Complex Systems and Parsimony
Theme Leaders Jacques Gangloff, firstname.lastname@example.org Lennart Rubbert, email@example.com Hassan Omran, firstname.lastname@example.org
The minimization of the ecological footprint of complex systems is the common denominator of this theme. Frugal mechatronic systems allow, by their original structure, to minimize the energy and raw material used for their manufacturing. Advanced control allows to minimize their energy consumption and their polluting emissions while making limited compromises on performance and robustness. Real-time embedded vision adds exteroceptive feedback to the control system to improve the accuracy and dynamic performance of lightweight mechanical systems.
Sylvain Durand, email@example.com
Although periodicity simplifies the analysis in control theory, it results in conservative resource utilization because the control signal is computed, transmitted, and updated at the same rate, regardless of whether it is required or not. In contrast, the so-called "event-driven" paradigm exploits resources whenever they are truly needed. In such a novel framework, control updates are performed based on a triggering condition (e.g., when the dynamics of the controlled system or its environment change), resulting in sampling intervals that are no longer equidistant in time. The number of sampling instants can then be considerably reduced (compared to the periodic scheme) and, consequently, the computational usage and the network bandwidth. For all these reasons, event-triggered approaches offer opportunities for embedded cyber-physical systems with limited resources.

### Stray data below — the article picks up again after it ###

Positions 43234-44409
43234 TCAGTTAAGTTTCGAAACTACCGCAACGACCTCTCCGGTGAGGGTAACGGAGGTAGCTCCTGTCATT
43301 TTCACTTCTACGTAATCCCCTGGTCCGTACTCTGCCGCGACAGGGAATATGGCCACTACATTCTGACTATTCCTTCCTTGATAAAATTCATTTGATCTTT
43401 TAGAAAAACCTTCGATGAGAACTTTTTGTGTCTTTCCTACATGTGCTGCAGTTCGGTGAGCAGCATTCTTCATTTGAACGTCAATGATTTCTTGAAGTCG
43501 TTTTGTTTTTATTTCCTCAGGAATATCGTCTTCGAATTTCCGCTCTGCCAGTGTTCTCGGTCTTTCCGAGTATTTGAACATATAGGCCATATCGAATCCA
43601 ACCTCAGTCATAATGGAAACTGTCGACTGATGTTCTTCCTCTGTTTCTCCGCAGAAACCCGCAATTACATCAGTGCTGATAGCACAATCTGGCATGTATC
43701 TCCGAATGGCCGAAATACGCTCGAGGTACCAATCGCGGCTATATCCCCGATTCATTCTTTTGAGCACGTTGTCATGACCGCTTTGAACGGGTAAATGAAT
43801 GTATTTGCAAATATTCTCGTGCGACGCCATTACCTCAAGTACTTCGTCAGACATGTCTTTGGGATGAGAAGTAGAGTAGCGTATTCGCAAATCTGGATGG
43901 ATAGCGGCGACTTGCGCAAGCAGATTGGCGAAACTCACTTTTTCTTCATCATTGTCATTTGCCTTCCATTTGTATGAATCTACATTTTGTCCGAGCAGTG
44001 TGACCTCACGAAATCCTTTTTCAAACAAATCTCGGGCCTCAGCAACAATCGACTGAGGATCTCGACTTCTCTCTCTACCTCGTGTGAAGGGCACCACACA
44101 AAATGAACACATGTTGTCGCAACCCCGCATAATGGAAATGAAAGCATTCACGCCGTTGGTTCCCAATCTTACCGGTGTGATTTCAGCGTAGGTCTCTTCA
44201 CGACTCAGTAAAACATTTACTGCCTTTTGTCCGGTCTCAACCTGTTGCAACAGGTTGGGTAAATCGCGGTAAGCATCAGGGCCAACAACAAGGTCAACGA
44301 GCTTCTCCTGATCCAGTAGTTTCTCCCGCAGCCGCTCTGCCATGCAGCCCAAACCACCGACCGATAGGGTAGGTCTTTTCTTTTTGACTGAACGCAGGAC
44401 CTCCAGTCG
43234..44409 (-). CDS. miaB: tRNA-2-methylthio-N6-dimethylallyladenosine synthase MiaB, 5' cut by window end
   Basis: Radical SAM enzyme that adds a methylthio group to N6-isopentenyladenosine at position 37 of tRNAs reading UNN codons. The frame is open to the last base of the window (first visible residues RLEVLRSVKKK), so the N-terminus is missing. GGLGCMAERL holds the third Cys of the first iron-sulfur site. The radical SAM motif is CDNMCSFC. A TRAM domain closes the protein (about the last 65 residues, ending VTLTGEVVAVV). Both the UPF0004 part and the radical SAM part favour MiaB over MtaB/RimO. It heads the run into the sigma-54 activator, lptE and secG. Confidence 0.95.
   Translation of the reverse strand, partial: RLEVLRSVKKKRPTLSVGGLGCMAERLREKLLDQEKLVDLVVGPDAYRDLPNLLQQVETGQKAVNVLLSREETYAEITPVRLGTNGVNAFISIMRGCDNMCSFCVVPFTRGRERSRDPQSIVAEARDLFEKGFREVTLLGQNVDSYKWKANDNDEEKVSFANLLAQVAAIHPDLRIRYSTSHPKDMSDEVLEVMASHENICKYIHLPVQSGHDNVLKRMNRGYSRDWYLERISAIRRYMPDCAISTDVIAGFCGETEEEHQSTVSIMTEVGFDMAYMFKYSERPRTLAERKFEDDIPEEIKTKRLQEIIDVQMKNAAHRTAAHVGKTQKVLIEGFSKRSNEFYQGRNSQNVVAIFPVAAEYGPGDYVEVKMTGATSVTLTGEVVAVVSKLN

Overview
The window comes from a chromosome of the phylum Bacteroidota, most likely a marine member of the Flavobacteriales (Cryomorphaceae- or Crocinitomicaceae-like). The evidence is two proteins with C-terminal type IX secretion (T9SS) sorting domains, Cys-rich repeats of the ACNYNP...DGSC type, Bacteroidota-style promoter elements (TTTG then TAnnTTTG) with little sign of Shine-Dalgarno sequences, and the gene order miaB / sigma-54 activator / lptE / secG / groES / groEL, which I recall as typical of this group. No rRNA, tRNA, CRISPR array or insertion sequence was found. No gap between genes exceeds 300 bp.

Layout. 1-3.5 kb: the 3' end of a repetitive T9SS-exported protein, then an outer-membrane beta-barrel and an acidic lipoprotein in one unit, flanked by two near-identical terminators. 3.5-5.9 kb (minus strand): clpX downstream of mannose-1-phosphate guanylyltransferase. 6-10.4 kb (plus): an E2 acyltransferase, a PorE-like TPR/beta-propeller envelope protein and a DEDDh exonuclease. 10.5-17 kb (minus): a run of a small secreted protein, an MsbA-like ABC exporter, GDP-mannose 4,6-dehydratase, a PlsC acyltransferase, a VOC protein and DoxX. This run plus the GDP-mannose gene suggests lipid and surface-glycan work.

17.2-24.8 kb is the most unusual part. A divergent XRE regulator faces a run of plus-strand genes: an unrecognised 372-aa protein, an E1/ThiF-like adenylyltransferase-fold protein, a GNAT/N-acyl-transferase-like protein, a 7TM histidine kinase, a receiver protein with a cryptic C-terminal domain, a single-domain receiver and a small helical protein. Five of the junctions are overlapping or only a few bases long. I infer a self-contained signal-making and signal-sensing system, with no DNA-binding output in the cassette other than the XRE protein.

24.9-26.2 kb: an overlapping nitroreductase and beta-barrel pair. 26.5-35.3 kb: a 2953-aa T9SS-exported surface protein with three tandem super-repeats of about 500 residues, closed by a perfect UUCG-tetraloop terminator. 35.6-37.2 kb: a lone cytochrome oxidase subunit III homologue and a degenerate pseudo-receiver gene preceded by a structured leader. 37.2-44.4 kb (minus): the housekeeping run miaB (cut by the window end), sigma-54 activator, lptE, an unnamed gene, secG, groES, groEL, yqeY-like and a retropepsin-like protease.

A new event-based control architecture was developed in the e-VISER ANR project context, with a complete event-driven sensorimotor chain from perception to actuation. Also, event-triggered control is investigated in the dark-NAV ANR project in the aim to develop new navigation strategies for UAVs in GPS-denied dark environment using aperiodic flash-based photolocation.
Control of Cobots
Hassan Omran, firstname.lastname@example.org Bernard Bayle, email@example.com Edouard Laroche, firstname.lastname@example.org
We are interested in developing new methodologies for the control of collaborative robots (cobots) and the physical human-robot interaction. Our main focus is on using optimization-based methods, such as Model Predictive Control (MPC), which permits to impose a desired compliant behavior of the robot while respecting a set of safety constraints. We are also interested in integrating biosignals (electromyography) into the robot control strategy. This allows to obtain information about the human operator intentions and enhance the physical human–robot interaction dynamics.
Other topics in collaboration with CEA-LIST are:
- design of synthesis schemes for robust control of cobots, maximizing the transparency perceived by the operator (PhD of Neil Abroug)